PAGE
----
Since 1989, the year Oregon started returning to the Bowl circuit after a 26-year hiatus, the Ducks are 3-8 against Stanford, representing their worst win-loss record against any Pac-10 Conference team in the same period of time. A jinx you might say. For me, the whole nervous twitch seemed to have started with that 1989 game. You know the one I'm speaking of when the Ducks were leading 17-0 with a little over seven minutes remaining in the game and still managed to lose 17-18? Big leads against Stanford have proven to not count as much as they do against other teams.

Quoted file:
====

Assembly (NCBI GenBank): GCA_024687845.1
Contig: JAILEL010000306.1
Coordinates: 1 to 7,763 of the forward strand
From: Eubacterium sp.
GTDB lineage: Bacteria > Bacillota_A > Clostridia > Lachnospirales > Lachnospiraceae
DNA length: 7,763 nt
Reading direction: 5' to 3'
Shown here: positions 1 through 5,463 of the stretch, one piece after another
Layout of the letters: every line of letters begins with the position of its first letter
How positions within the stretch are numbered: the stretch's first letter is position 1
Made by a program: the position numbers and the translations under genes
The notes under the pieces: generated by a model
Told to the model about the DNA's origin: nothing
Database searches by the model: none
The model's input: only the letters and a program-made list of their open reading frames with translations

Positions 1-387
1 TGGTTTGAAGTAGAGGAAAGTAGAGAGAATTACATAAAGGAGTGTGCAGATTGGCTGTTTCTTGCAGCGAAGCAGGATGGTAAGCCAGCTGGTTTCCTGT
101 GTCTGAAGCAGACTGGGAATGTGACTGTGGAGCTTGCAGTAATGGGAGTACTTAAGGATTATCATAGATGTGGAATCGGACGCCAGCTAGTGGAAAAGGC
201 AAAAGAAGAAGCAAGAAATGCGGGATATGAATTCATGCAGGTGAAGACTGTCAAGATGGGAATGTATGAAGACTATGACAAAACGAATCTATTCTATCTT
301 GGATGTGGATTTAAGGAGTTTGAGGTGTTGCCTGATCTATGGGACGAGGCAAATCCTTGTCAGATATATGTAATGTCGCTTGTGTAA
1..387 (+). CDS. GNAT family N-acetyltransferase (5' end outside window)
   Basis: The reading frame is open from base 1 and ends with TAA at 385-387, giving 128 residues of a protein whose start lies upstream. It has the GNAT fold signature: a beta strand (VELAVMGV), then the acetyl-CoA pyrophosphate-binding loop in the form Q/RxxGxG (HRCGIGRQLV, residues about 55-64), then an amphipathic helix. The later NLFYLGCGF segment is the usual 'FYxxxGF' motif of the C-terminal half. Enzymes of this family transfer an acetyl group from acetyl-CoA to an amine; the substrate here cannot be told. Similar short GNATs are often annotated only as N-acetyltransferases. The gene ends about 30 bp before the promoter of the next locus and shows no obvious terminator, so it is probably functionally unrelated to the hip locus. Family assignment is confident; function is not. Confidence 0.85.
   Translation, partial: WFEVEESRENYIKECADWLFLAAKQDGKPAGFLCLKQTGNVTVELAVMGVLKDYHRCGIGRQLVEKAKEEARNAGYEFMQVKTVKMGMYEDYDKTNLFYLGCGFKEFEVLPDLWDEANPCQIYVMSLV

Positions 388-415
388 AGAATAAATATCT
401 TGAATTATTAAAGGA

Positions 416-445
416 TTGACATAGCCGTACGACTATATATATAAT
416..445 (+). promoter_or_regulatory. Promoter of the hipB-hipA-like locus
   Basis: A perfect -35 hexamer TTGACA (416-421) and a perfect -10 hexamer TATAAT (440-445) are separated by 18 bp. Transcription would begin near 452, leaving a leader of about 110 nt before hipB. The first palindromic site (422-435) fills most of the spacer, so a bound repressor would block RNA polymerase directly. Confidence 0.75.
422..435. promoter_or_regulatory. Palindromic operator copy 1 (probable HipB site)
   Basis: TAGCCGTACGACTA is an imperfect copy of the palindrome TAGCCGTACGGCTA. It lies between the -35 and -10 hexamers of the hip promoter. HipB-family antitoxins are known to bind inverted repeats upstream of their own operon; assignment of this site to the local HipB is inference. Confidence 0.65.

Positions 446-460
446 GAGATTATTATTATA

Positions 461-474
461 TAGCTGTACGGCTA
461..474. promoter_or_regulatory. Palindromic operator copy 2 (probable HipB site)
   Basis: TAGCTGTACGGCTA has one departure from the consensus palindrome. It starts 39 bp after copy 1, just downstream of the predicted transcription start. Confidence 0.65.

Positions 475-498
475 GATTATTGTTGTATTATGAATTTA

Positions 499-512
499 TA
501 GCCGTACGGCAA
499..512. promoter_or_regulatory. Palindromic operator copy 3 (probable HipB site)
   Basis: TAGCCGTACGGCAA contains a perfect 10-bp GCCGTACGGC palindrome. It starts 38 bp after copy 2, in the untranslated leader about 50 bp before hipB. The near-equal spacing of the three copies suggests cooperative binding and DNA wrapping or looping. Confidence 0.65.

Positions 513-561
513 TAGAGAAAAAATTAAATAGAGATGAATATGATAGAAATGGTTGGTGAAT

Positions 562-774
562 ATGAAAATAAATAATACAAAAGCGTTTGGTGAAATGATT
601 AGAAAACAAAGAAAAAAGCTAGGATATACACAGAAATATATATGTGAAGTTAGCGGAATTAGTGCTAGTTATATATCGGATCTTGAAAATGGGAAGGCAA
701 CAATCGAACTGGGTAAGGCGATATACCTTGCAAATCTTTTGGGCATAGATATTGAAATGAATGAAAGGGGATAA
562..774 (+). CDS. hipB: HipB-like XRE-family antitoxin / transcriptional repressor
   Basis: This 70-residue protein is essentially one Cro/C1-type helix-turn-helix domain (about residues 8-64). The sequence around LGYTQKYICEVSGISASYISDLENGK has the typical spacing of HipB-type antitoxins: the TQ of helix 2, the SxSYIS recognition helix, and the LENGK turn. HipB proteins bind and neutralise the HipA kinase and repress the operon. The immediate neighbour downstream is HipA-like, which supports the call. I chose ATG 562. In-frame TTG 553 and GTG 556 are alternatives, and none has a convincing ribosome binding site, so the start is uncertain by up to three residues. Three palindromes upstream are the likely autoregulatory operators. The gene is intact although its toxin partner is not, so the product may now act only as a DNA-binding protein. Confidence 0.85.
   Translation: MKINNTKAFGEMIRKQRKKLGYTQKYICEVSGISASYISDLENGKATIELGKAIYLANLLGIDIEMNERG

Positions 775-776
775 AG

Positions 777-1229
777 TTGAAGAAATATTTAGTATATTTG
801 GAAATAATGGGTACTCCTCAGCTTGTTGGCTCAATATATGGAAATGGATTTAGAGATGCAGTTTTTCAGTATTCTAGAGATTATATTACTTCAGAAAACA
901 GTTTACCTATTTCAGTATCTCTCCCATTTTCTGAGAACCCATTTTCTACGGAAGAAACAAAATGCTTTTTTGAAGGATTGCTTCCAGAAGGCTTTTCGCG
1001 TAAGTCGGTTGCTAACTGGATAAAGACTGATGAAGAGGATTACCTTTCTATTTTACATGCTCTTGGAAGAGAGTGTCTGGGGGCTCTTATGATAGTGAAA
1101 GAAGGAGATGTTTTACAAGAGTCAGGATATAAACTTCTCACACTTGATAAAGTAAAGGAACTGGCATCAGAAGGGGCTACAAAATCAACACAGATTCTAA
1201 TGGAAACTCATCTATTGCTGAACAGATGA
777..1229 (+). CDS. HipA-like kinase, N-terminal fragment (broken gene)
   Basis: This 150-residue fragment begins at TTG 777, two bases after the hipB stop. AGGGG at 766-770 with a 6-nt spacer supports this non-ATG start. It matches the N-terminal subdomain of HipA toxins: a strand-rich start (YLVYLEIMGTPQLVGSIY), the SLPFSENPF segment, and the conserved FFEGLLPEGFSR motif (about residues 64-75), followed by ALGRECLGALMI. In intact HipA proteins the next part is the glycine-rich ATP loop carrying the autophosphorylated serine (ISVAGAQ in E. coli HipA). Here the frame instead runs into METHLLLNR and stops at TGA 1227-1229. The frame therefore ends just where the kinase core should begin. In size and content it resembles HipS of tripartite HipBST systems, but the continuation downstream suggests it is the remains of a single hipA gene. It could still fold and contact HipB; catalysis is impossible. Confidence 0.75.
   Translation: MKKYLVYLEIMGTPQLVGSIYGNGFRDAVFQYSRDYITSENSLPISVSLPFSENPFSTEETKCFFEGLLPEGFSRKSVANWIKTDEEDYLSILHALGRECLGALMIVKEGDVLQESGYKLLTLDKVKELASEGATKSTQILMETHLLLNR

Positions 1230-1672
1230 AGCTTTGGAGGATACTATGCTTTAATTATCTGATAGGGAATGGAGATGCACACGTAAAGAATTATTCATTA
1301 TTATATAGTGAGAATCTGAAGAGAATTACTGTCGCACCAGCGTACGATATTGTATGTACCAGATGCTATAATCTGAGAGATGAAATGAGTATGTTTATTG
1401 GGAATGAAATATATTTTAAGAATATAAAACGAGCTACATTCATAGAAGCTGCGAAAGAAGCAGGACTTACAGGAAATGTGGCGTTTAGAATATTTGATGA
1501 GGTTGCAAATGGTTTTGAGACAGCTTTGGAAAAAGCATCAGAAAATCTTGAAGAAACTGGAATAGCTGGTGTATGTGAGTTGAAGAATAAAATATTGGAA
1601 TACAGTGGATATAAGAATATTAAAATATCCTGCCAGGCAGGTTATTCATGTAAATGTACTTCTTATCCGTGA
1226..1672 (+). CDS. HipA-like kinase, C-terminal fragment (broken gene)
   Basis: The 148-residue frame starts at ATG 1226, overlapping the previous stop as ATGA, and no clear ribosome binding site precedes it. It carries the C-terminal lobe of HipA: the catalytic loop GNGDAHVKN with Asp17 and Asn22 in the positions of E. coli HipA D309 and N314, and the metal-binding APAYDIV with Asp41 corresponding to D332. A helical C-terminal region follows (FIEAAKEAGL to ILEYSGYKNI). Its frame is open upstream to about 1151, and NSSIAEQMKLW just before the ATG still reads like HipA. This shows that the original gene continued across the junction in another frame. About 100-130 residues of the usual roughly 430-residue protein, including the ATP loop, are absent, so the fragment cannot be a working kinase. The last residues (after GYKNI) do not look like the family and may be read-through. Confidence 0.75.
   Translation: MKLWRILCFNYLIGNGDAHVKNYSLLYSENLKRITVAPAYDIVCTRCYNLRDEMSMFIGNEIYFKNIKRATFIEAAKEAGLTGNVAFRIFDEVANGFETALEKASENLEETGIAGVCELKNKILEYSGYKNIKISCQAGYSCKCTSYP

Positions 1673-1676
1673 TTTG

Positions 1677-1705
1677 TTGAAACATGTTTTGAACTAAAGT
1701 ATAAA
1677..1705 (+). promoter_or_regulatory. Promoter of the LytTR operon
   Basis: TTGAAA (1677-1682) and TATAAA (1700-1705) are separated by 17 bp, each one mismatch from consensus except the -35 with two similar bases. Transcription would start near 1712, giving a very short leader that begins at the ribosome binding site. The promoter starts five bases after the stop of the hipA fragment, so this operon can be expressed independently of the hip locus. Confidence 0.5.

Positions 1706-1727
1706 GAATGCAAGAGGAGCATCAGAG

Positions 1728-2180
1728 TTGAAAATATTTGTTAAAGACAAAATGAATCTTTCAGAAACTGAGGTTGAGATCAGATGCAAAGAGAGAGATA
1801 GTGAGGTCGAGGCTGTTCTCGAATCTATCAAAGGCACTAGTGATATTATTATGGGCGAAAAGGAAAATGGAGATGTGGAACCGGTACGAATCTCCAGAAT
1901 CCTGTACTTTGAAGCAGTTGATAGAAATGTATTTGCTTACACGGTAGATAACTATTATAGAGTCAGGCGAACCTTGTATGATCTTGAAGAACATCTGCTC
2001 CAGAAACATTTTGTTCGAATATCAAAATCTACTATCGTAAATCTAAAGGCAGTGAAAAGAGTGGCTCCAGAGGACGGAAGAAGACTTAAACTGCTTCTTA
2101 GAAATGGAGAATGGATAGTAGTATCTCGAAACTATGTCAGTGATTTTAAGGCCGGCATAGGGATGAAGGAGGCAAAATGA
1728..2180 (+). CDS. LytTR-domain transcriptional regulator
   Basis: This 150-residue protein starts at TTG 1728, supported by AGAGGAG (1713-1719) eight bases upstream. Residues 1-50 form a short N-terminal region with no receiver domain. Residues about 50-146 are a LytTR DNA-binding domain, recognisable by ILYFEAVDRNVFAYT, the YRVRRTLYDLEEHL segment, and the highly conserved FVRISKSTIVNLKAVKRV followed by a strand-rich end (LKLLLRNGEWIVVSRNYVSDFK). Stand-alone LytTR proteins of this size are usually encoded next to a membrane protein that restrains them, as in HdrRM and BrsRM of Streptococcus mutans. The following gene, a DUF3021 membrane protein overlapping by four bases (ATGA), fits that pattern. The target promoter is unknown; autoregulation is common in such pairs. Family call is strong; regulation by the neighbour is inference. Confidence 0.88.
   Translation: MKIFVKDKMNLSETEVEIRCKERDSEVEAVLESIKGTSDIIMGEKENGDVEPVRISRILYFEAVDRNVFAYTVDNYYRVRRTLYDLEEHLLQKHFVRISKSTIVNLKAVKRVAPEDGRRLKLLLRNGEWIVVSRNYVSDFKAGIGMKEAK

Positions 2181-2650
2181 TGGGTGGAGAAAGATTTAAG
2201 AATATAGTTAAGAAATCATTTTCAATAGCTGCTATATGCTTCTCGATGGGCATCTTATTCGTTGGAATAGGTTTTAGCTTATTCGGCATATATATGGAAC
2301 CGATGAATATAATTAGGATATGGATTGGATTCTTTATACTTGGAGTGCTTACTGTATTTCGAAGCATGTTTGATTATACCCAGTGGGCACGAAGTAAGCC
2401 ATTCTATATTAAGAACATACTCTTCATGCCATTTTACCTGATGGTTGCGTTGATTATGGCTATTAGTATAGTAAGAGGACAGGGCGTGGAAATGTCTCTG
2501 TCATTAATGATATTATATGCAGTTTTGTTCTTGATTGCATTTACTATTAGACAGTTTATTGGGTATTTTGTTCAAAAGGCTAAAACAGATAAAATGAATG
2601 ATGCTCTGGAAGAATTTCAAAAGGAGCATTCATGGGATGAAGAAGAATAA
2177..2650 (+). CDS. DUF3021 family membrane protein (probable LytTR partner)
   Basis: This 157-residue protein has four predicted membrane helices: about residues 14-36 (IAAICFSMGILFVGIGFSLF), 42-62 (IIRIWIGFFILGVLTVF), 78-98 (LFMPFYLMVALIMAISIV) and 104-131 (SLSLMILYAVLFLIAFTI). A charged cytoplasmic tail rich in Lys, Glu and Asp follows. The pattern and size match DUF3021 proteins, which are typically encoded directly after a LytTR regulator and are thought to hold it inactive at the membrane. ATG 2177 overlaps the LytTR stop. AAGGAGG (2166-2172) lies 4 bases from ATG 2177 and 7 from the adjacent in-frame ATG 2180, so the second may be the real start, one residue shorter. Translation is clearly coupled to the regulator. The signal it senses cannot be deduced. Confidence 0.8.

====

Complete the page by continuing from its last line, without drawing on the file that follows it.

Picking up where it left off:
The Stanford losses have always been hard for me to personally reconcile. Generally, not only have they been close but involved unusual circumstances, horrific collapses or mistakes and dramatic changes in momentum that also bordered on the surreal.

The Ducks are returning from their historic Rose Bowl year. They start out the year 3-0 winning dramatically close games against Illinois and UCLA. Their first Pac-10 game in Autzen Stadium is September 23 against Stanford. Oregon's quarterback Tony Graziani uncharacteristically throws three first half interceptions. Stanford has no turnovers. Stanford is the beneficiary of a 96-yard kick-off return for a touchdown in the third quarter. Oregon loses 28-21 breaking a seven-game winning streak over Pac-10 opponents. Oregon's only other regular season loss in 1995 was to Arizona State capping a 9-2 season.